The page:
In the face of such decadence, upgradability seems like a non-issue. Still, in a few years you might want to pop off the backplate and install some new gear. On our test model there was a sticker over the bottom cover that voids the warranty if broken, so upgrades aren’t really part of this notebook’s deal. That said, we did take the cover off and it looks like there’s only one empty bay with no wires leading to it. Only the RAM seems readily swappable - if adding to the 32GB is important to you!
Inputs and outputs
When it comes to ports and outputs, the term “fully loaded” once again applies. On the back of the notebook, between two exhaust ports that wouldn’t look out of place on the Millennium Falcon, you’ll find Thunderbolt 3, HDMI, miniDisplayPort, and a Killer NIC. There are also a total of five USB 3.0 ports, audio outputs, an SD card reader, and a lock slot.
Naturally, since we’re living in the age of RGB lighting, this notebook has it. It’s similar to what Origin offers—instead of per-key lighting you can control three zones across the keyboard and number pad—but it also features a perimeter light around the trackpad as an additional zone. You can also select from a few presets such as Breathing and Wave, which are fun to watch.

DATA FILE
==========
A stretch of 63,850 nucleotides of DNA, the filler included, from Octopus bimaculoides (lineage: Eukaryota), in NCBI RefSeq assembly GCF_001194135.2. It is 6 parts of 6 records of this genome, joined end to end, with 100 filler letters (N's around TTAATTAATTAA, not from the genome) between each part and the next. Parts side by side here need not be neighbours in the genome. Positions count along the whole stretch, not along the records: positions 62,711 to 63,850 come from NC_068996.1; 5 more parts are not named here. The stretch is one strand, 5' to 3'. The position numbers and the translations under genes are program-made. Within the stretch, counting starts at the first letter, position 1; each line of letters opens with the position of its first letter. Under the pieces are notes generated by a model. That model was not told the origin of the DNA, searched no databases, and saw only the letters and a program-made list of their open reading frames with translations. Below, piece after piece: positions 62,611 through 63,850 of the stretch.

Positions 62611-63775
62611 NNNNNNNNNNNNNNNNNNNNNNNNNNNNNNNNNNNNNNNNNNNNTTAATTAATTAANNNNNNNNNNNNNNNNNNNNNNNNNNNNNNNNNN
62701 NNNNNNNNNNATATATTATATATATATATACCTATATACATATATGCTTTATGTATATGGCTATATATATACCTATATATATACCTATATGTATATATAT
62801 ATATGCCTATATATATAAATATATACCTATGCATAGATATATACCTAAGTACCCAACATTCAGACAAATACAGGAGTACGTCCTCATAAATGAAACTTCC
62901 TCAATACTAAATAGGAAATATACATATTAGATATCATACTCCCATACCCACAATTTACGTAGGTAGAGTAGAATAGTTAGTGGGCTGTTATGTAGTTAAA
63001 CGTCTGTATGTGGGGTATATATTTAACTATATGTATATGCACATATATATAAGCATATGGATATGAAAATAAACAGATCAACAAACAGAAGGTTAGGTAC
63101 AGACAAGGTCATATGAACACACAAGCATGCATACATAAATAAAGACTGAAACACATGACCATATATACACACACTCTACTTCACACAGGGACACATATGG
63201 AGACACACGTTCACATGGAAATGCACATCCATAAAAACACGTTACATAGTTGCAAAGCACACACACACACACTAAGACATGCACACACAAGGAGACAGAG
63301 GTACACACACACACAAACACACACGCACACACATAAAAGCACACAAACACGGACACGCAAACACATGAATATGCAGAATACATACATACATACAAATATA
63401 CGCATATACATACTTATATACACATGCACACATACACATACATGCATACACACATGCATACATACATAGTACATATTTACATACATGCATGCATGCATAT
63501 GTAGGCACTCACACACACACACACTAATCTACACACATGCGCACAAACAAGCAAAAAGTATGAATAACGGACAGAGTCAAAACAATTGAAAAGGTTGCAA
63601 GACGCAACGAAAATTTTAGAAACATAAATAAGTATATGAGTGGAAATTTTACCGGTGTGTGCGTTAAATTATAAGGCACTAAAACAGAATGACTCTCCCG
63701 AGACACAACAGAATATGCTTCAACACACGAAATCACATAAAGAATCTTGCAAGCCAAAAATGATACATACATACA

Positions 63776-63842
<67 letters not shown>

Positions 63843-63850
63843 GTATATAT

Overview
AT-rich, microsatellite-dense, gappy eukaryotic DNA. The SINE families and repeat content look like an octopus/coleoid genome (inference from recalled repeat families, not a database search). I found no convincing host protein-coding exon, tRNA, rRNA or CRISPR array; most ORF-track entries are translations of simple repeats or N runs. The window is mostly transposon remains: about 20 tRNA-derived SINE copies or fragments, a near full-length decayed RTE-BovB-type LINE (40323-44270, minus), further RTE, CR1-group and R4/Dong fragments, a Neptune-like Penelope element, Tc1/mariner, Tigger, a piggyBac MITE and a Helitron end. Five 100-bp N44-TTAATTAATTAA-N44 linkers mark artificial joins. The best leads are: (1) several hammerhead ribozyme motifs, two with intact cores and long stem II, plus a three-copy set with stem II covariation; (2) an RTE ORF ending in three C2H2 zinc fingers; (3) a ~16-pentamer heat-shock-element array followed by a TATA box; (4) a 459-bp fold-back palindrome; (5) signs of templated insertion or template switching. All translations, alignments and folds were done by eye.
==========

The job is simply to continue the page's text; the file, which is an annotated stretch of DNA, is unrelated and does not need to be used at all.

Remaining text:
The keyboard is made by SteelSeries and features island-style keys that rise above the deck a few millimeters and are soft to the touch. They were fine for typing, but I much prefer keys that are sunken down lower and feel like they are going into the body of the notebook when depressed. It’s a personal thing, I know.
The trackpad, on the other hand, is quite pleasing, and felt eerily accurate throughout my testing. It supports gestures too and is a breeze to use. But the left-and-right click buttons beneath the trackpad are probably this notebook’s biggest failing. They are incredibly stiff, and require way too much force to click.
Wireless connectivity includes both Bluetooth 4.1 as well as dual-band 802.11ac with MU-MIMO courtesy of the Killer Networking 1535 card. There’s also a thumping sound system that gets louder than we ever thought possible for a laptop. It has great bass and clear highs, and sounds fantastic. The battery is a smallish 75Whr unit, so you’ll need to tote the gigantic three-pound power brick for any usage that exceeds a few hours.
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GGG Evaluation Team
First impression on unpacking the Q702 test unit was the solid feel and clean, minimalist styling.
For work use, Microsoft Word and Excel programs pre-installed on the device are adequate for preparing short documents.
The Fujitsu LifeBook UH574 allowed for great mobility without being obnoxiously heavy or clunky. Its twelve hours of battery life did not disappoint.
The screen was particularly good. It is bright and visible from most angles, however heat is an issue, particularly around the Windows button on the front, and on the back where the battery housing is located.
My first impression after unboxing the Q702 is that it is a nice looking unit. Styling is somewhat minimalist but very effective. The tablet part, once detached, has a nice weight, and no buttons or switches are located in awkward or intrusive positions.